The Copenhagen gunman who took two lives this weekend knew exactly whom he wanted to kill. The free speech conference at a cafe in Copenhagen featured Lars Vilks, a Swedish cartoonist who has faced repeated attacks and threats on his life since he drew a satirical cartoon of Muhammad in 2007. The gunman fired perhaps 40 shots into the cafe, killing one person and wounding two police officers. Had he not been prevented from entering, he could have massacred dozens of people. The gunman then walked to a different part of town, 30 minutes away, where he attacked a synagogue in which a bat mitzvah was being held. Fifty children were moved into the synagogue basement; a volunteer guard was killed.

The attack mimicked the Charlie Hebdo atrocity in Paris in January—and has thereby revived a controversy over President Obama’s comments on that prior incident. Obama told Vox that Americans should be concerned about violent, vicious zealots who “randomly shoot a bunch of folks at a deli in Paris.”

Shooting up a kosher market does not seem a very random act, especially not when the killer himself told journalists: “I have 16 hostages and I have killed four. I targeted them because they were Jewish.” Yet for almost a full day, spokespersons first for the White House and then the State Department defended the president’s choice of words:

MATT LEE, AP: Does the administration really believe that these—that the victims of this attack were—were not singled out because they were of a particular faith?

JEN PSAKI: Well, as you know, I believe if I remember the victims specifically, they were not all victims of one background or one nationality. So I think what they mean by that is, I don't know that they spoke to the targeting of the grocery store or that specifically, but the individuals who were impacted.

Journalists sympathetic to President Obama have ridiculed the controversy over those words as “Randomgate”—a contrived uproar with no larger meaning. Yes, they concede, the president chose his words poorly. Yes, spokespeople for the White House and State Department made things worse by defending the poor choice rather than straightforwardly confessing a pardonable verbal slip. But so what? As Jonathan Chait observed:

What makes this so bizarre is that it is not—or at least, was not—administration policy to deny the anti-Semitic character of the obviously anti-Semitic attack on Hyper Cache. In the wake of the attack, the State Department called it a “cowardly anti-Semitic assault.” A few weeks ago, an administration statement denounced “anti-Semitic attacks like the recent terrorist attack on a kosher supermarket in Paris.” Chief of Staff Denis McDonough called the attacks “the latest in a series of very troubling incidents in Europe and around the world that reflect a rising tide of anti-Semitism.” And the administration has spoken forcefully on the general trend of rising anti-Semitism in Europe.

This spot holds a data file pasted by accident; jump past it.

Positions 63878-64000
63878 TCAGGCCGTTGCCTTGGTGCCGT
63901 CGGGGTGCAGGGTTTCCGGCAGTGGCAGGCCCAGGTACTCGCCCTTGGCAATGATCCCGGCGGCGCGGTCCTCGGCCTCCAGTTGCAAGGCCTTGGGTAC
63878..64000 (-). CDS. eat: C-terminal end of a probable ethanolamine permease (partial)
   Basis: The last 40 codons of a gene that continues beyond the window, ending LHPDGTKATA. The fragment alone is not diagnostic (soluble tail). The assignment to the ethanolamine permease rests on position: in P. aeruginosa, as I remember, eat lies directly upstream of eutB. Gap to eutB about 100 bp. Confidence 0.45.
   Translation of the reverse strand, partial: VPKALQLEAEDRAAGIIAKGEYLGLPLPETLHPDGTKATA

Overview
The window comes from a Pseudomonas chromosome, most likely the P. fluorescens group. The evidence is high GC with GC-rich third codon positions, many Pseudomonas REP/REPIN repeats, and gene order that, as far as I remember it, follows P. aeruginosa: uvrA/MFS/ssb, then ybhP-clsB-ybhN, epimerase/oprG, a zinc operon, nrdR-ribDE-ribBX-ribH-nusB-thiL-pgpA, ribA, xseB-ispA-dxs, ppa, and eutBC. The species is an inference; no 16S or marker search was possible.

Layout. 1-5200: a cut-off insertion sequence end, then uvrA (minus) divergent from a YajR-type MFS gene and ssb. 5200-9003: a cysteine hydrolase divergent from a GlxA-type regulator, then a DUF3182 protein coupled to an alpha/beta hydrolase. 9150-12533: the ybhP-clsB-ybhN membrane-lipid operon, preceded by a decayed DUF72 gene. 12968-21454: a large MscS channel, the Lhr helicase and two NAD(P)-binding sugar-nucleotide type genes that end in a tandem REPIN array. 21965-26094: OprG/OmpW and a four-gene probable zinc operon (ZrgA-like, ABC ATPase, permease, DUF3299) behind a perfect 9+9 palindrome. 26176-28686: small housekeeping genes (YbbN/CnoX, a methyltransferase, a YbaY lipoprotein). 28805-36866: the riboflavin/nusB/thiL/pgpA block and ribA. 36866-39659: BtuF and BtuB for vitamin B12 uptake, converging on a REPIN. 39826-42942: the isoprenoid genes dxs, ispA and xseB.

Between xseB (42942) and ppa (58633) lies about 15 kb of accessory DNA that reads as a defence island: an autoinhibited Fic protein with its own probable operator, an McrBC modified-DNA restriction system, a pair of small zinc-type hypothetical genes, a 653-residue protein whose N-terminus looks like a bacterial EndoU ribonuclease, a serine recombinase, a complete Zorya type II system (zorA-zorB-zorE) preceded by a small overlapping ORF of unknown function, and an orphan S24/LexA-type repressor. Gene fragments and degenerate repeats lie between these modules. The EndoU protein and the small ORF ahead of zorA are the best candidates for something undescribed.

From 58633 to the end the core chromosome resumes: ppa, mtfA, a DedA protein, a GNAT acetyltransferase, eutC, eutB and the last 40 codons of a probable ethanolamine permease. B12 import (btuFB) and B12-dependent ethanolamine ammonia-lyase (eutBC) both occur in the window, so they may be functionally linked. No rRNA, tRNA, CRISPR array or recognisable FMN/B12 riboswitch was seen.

Chait might have added that some of the most forceful condemnations of anti-Semitism have come from the president personally. President Obama has empathized with the traumas of Jewish history eloquently and often, not least in his 2011 address to the United Nations General Assembly: "The Jewish people carry the burden of centuries of exile and persecution, and fresh memories of knowing that six million people were killed simply because of who they are. Those are facts. They cannot be denied."

Matt Yglesias, the Vox journalist who elicited the “random” quotation, complains that by paying so much attention to a mere slip of the tongue, the Washington media punishes politicians for trifling errors—and denies itself access to more important news in the future:

This is the problem with gaffe-coverage: it's sound and fury, signifying nothing and leaving nothing behind. Worse, it distracts from more consequential, but complicated, debates. … Long-term, the problem here isn't just news consumers find themselves listening to bullshit gaffe stories. It's that politicians learn the same lessons over and over again: unscripted moments are dangerous and generally to be avoided. Don't give interviews and don't stray from talking points.

The media will bemoan lack of access and robotic, scripted answers. But it will also punish deviations from the script. And it will do so in the most trivial ways. No minds were changed during Randomgate, and nobody learned anything. A couple of spokespeople had a bad afternoon. Some websites (including this one) got some extra pageviews. And every politician learned to be that much more boring in the future.

I think all this is very wrong. President Obama’s choice of words in his Vox interview in no way constituted a gaffe. He spoke about the Charlie Hebdo attack in a way consistent with the way he has spoken in the past—and for reasons integral to his administration’s distinctive approach to terrorism. President Obama described the Paris attack as random not in order to conceal the Jewishness of the victims. He described the attack as random because, for deeply considered reasons, he did not wish to acknowledge the anti-Jewish ideology of the assailants.  

The Obama people, not being idiots, understand very well that international terrorism possesses an overwhelmingly Muslim character. In Europe, where attention is so focused now, the great majority of the most lethal terrorist incidents of the past 15 years have been carried out by people professing to act from Islamist motives. The huge effort made to deny this truth is its most ironic confirmation.